‘Pay as you go’ for police technology?

How you pay is likely to be the next trend to look out for in police technology investment, with a long-term shift away from capital expenditure predicted by Police Market Report.

Dec 14, 2016
By Paul Jacques

How you pay is likely to be the next trend to look out for in police technology investment, with a long-term shift away from capital expenditure predicted by Police Market Report.

John Rowland, editor of the monthly subscriber-only bulletin that specialises in police information and communications technology, said the move away from capital expenditure was touched on by Her Majesty’s Inspectorate of Constabulary (HMIC) in its latest round of PEEL assessments.

“It notes current investments are largely paid for out of diminishing reserves. They’re expected to run down by 2020, the end of the present planning cycle for most forces,” he said.

The HMIC report said most forces still plan to make savings this financial year, “mainly continuing previous change programmes, and have made sensible mid-term financial provisions, meaning we are less concerned about the potential continued financial future of forces than we were in 2015”.

Mr Rowland said the software as a service (SAAS) model, where you pay for what you use, is a well-established alternative.

“There’s around 80 specific applications available using the SAAS delivery option, but its profile is still relatively low in policing, partly due to funding and historic buying patterns,” he added.

“However, if the downward trend in capital expenditure continues this will change.

“Potential savings will be a further driver. Take body-worn video. Evidence is emerging of hefty savings achieved with remote storage of bodycam digital footage.”

Mr Rowland believes the rollout of the new Emergency Services Network could well be the “next evolutionary step forward for pay as you go”.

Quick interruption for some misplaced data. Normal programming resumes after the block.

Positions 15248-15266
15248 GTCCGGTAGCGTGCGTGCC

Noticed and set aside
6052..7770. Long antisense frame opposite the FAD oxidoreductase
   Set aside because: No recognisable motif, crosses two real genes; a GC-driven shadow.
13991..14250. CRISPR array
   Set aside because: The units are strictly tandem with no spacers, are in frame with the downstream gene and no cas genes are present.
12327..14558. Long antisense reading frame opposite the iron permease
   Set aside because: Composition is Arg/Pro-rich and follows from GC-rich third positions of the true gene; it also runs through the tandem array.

“Funding the transition is still unclear,” he said. “Forces do not yet know exactly what central resources will be made available and how much new equipment will cost, despite questions from MPs on the Home Affairs Select Committee.”

Mr Rowland says the SAAS model is also appealing if core IT departmental staffing is being cut and legacy systems replaced.

“The Metropolitan Police Service is down from 800 to 100 in its technology department. It’s a route they’ve chosen; to outsource and at the same time transform themselves into an intelligent client,” he said.

“Things may be less clear cut with other organisations. But the time-saving premium offered by a service provider could tip the balance, especially if there’s departmental vacancies which are hard to fill.”

Mr Rowland says the funding situation is further complicated by Home Office competitions such as the Police Transformation Fund, which mean less capital expenditure.

The latest round of Transformation funding, for example, saw more than £26 million awarded to support 28 policing projects, with many of the successful bids focusing on technology and digital transformation.

Among the awards, £2.3 million will support a series of bids developed by the Police ICT Company and the Police Technology Council to benefit all forces once implemented – this includes cloud services to access local, regional and national information, delivering a more efficient and effective service.

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